Ryder Systems will pay a $1,031,000 settlement for its first California Air Resources Board violation in 53 years of state operation.
The board issued a statement Sept. 11 that the transportation and supply chain management company had not conducted testing and maintained proper records of annual opacity tests on heavy-duty vehicles during 2008 and 2009.
California requires annual opacity tests, which determines if trucks produces visible smoke exhaust and that companies keep records. CARB indicated Ryder had not performed the tests or kept the relevant records on vehicles that had been in service for more than four years.
The California Air Pollution Control Fund, established to mitigate sources of pollution through education and advancement and use of cleaner technology, will receive $773,000. The company will provide the remaining $258,000 to upgrade a Sacramento maintenance facility for trucks powered by natural gas.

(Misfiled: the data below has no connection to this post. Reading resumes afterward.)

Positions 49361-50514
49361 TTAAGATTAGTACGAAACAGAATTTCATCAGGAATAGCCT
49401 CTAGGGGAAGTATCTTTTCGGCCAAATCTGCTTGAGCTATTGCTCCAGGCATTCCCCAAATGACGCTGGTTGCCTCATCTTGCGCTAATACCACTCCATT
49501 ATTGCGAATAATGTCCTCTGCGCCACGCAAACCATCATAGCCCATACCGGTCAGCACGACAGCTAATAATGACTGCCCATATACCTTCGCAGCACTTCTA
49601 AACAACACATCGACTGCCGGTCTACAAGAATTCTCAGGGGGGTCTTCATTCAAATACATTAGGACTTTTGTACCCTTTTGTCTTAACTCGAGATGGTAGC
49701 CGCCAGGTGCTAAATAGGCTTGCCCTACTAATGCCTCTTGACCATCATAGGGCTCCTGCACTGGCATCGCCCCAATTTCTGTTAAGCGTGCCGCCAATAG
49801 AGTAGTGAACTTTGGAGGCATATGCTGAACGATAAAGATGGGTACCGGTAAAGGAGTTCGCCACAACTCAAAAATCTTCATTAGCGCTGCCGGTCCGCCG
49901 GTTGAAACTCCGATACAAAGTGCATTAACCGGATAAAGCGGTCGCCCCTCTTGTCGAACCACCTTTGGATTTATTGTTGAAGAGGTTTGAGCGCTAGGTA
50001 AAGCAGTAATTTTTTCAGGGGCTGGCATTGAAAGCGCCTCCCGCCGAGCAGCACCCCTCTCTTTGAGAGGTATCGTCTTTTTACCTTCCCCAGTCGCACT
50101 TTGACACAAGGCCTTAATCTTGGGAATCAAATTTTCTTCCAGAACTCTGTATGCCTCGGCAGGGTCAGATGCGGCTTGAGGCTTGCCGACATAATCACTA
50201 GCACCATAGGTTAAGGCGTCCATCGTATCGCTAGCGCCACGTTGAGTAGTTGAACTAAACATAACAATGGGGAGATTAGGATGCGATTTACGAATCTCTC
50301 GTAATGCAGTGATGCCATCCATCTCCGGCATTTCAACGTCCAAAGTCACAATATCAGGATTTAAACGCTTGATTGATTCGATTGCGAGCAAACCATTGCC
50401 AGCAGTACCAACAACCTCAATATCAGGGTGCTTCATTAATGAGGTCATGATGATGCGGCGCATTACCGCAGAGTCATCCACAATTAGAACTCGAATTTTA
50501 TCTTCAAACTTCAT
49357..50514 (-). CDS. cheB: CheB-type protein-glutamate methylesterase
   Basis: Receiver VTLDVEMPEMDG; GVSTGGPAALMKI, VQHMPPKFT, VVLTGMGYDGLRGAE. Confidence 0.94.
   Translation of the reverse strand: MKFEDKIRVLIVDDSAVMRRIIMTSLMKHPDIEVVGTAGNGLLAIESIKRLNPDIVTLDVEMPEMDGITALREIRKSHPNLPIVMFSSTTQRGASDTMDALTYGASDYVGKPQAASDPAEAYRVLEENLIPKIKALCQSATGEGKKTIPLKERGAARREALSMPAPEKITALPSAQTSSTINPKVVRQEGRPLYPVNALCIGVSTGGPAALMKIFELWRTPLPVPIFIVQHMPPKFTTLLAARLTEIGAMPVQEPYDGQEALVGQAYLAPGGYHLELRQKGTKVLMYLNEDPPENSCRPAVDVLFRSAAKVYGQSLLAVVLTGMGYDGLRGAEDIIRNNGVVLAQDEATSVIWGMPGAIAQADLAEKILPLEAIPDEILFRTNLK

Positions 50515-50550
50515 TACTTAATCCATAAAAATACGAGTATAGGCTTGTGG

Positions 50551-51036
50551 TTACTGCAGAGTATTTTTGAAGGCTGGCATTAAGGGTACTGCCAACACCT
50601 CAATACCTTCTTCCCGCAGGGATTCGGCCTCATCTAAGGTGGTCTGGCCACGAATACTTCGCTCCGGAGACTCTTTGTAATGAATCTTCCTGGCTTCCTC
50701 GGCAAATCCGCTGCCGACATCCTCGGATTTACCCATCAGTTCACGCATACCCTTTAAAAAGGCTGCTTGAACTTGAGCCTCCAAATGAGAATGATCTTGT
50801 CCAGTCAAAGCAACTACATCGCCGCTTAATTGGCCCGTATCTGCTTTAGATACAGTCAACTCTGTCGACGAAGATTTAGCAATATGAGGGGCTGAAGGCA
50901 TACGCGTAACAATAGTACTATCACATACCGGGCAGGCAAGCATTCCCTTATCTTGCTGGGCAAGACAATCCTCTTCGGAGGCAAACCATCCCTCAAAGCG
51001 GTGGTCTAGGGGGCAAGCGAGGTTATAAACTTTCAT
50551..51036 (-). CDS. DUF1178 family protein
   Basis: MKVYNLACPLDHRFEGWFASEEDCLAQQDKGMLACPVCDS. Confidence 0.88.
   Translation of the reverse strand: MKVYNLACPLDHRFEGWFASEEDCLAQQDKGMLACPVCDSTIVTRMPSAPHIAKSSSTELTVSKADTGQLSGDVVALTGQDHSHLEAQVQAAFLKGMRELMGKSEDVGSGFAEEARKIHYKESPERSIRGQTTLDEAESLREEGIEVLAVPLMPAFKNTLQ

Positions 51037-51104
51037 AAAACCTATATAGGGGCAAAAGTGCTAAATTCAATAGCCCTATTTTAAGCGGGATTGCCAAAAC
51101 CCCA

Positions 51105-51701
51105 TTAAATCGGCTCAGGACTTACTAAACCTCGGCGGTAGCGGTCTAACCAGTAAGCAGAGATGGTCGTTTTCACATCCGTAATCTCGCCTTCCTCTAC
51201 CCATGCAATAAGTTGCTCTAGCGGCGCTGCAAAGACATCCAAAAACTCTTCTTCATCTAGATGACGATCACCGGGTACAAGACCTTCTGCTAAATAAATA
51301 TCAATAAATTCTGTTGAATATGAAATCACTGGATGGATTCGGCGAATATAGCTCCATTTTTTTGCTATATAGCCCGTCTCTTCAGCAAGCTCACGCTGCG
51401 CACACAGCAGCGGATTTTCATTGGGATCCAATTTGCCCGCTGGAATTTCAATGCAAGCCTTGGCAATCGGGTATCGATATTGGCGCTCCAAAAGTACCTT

Ryder responded with a written statement:
“Although Ryder disputed the California Air Resources Board’s calculation of the penalty, we have worked closely with CARB to settle the issue and move forward. The lack of documentation did not result in a negative impact to air quality. We have made substantial new investments to ensure that this administrative issue does not recur. We have also worked with CARB to further expand the use of alternative fuel trucks in California, allocating 25% of the settlement toward the region’s natural gas vehicle infrastructure.”